Intrigued by what he had read about China, Alley left New Zealand in December 1926 ‘to go and have a look at the Chinese revolution'. He would stay for 60 years, becoming one of China's best-known and best-loved foreigners.
By the age of 29 Rewi Alley had done little that would set him apart from any of his contemporaries. Like thousands of other young New Zealand men he served overseas during the First World War. Then, on his return, he and an old school friend took advantage of a returned soldiers' settlement scheme to purchase land in Taranaki for a sheep farm. But their efforts to break in and farm the land were marred by low wool prices. After ‘six years of loneliness and struggle', his friend advised that he intended to get married and Alley decided to leave the land to him and head to China to see the revolution at first hand.
Alley arrived in China on 21 April 1927. Over the next 10 years, working variously as a fire officer, factory inspector and relief worker, he laboured among the Chinese trying to improve their living and working conditions. He came to greater prominence during the Japanese invasion of China in 1937, after he was involved in efforts to found the Association of Chinese Industrial Cooperatives (INDUSCO), commonly known by the slogan Alley coined, ‘Gung Ho/Work Together'. Gung Ho aimed to organise small-scale self-supporting cooperatives which created employment for workers, while continuing production to support resistance against the Japanese. A Time magazine article from April 1940 noted:
The advantages of cooperatives were many ... The units were mobile, easily disguised, easily housed, and were not, like big factories, obvious targets for Japanese bombers. They supplied military needs which no other source in China could produce so efficiently ... Above all they provided millions of refugees who trekked west on the heels of freedom with the hope of lasting relief in the form of jobs ... Cooperatives entirely revitalized whole towns.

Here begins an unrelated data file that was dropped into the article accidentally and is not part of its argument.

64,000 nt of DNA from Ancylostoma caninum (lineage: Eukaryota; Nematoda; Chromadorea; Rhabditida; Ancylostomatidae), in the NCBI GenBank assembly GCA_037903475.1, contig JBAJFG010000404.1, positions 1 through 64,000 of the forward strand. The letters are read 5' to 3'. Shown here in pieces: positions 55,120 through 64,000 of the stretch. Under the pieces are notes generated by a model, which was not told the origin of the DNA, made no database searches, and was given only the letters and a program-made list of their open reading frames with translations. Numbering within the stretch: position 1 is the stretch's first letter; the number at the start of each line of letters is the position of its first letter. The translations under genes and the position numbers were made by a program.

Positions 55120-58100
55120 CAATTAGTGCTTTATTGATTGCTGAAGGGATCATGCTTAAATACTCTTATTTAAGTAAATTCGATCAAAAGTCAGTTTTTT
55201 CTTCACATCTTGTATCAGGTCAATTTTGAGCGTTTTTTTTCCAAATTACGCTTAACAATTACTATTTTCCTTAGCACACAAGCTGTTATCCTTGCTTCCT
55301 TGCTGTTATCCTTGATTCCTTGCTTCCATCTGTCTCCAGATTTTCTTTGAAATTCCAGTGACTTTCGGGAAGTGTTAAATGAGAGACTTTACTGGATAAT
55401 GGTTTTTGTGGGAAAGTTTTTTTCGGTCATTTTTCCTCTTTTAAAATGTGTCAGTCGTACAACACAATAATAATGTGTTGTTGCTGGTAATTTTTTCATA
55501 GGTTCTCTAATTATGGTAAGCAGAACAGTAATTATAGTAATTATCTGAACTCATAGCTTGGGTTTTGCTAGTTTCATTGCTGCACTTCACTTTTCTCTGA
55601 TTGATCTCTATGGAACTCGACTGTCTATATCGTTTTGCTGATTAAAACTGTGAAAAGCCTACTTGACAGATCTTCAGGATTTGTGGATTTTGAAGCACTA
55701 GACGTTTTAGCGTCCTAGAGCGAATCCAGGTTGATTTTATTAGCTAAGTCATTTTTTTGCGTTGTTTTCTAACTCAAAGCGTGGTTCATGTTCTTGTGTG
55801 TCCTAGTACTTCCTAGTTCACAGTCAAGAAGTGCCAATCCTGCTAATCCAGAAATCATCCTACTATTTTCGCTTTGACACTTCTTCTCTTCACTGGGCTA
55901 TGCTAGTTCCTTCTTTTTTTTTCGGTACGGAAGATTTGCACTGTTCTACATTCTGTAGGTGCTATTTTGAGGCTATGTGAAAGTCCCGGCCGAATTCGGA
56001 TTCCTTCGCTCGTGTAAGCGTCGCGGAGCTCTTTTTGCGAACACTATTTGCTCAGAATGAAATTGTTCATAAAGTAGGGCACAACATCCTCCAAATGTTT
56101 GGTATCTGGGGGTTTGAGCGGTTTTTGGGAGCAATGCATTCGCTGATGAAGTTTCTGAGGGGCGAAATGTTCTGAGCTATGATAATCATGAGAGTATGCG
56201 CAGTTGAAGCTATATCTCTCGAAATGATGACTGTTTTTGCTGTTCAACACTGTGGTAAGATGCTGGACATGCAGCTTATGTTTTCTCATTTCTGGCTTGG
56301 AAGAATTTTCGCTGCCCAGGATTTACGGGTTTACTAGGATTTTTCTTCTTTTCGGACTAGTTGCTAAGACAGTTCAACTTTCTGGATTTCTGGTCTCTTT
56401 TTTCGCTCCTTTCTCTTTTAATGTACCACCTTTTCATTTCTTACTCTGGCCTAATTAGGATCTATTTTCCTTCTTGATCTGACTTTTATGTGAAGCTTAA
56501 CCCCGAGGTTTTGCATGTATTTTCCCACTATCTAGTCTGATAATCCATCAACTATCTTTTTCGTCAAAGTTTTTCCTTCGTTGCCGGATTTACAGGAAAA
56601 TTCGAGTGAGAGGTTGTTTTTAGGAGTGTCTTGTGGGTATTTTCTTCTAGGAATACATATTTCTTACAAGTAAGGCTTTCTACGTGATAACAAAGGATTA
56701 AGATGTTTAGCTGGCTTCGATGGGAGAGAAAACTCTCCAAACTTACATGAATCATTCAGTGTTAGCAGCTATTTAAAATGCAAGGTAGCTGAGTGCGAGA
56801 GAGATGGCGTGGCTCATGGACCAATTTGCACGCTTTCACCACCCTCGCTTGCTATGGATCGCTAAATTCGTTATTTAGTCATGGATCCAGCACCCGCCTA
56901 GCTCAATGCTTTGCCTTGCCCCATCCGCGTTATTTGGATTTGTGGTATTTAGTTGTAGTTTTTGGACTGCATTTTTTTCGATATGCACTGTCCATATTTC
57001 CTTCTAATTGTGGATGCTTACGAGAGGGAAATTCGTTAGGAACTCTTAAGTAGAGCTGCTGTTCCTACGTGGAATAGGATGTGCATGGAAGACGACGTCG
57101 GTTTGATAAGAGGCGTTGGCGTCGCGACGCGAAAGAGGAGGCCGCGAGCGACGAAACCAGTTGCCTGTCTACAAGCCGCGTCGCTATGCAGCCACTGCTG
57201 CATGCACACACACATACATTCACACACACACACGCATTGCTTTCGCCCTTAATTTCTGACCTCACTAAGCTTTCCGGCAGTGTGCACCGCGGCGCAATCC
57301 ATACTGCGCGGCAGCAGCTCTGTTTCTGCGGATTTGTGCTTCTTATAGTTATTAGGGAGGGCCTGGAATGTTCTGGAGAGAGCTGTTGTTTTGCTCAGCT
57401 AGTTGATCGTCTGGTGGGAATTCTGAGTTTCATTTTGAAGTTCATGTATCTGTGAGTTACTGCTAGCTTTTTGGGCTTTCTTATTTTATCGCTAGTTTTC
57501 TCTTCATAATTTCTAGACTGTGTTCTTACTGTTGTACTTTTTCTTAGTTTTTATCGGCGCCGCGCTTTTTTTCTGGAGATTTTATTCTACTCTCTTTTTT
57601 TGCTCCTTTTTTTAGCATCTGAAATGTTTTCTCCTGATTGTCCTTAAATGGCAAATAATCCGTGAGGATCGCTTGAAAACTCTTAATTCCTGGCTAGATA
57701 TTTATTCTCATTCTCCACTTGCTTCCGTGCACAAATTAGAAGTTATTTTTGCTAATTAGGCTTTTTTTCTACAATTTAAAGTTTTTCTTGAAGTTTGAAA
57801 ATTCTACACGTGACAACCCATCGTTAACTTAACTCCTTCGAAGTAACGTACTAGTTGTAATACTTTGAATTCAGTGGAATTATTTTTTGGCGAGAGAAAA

As part of the Gung Ho movement Alley envisaged training young Chinese in the skills that the co-operatives needed. In 1940 he was involved in setting up schools in various parts of the country. Some failed, but one in a tiny village called Shuangshipu (Feng Xi'an) was revitalised in 1941 under the leadership of George Hogg. Alley returned there often and assisted in its move to Shandan in December 1942, when the school was threatened by the Japanese advance. After Hogg died from tetanus in July 1945 Alley took over as headmaster. He continued at the school after the Chinese Communist Party came to power in 1949 but gradually lost control to local party officials.
By 1953 Alley had settled in Beijing. He immersed himself in writing about China and travelled extensively, speaking on behalf of international peace agencies, such as the World Peace Council. But his great achievements, Gung Ho and the school at Shandan, were never far from his mind. In his 80s he and other Gung Ho veterans successfully set about reviving the organisation. He also conceived a plan for a new Shandan School that would meet the present-day needs of the region. It opened on 21 April 1987, the 60th anniversary of his arrival in China.
Before and after his death on 27 December 1987 the New Zealand and Chinese governments honoured Alley for his work in China. They have continued to do so in recent decades. In 1997 and 2007 events were held to mark the 100th and 110th anniversary of his birth.
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